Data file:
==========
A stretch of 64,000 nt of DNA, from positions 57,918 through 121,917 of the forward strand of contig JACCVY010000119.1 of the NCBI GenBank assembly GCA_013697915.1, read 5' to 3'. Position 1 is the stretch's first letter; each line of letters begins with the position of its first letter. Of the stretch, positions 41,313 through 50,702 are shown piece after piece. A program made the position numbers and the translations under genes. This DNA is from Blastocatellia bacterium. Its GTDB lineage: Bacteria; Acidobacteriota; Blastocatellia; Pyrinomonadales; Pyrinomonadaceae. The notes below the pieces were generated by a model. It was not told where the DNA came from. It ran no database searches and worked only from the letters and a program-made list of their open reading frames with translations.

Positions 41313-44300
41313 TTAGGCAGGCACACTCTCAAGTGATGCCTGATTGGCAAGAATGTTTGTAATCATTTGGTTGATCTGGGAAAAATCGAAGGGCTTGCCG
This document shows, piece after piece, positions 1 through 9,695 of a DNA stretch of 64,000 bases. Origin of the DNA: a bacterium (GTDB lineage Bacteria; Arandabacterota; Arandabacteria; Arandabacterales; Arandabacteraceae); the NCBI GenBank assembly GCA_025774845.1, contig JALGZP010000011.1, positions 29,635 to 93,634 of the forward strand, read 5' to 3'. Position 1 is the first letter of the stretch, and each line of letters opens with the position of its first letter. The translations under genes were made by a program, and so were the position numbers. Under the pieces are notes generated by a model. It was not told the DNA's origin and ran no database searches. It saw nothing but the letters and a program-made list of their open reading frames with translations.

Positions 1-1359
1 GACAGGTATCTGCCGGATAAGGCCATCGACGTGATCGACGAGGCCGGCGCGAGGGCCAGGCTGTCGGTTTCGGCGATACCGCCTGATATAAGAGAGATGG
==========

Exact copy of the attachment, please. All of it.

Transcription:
A stretch of 64,000 nt of DNA, from positions 57,918 through 121,917 of the forward strand of contig JACCVY010000119.1 of the NCBI GenBank assembly GCA_013697915.1, read 5' to 3'. Position 1 is the stretch's first letter; each line of letters begins with the position of its first letter. Of the stretch, positions 41,313 through 50,702 are shown piece after piece. A program made the position numbers and the translations under genes. This DNA is from Blastocatellia bacterium. Its GTDB lineage: Bacteria; Acidobacteriota; Blastocatellia; Pyrinomonadales; Pyrinomonadaceae. The notes below the pieces were generated by a model. It was not told where the DNA came from. It ran no database searches and worked only from the letters and a program-made list of their open reading frames with translations.

Positions 41313-44300
41313 TTAGGCAGGCACACTCTCAAGTGATGCCTGATTGGCAAGAATGTTTGTAATCATTTGGTTGATCTGGGAAAAATCGAAGGGCTTGCCG
This document shows, piece after piece, positions 1 through 9,695 of a DNA stretch of 64,000 bases. Origin of the DNA: a bacterium (GTDB lineage Bacteria; Arandabacterota; Arandabacteria; Arandabacterales; Arandabacteraceae); the NCBI GenBank assembly GCA_025774845.1, contig JALGZP010000011.1, positions 29,635 to 93,634 of the forward strand, read 5' to 3'. Position 1 is the first letter of the stretch, and each line of letters opens with the position of its first letter. The translations under genes were made by a program, and so were the position numbers. Under the pieces are notes generated by a model. It was not told the DNA's origin and ran no database searches. It saw nothing but the letters and a program-made list of their open reading frames with translations.

Positions 1-1359
1 GACAGGTATCTGCCGGATAAGGCCATCGACGTGATCGACGAGGCCGGCGCGAGGGCCAGGCTGTCGGTTTCGGCGATACCGCCTGATATAAGAGAGATGG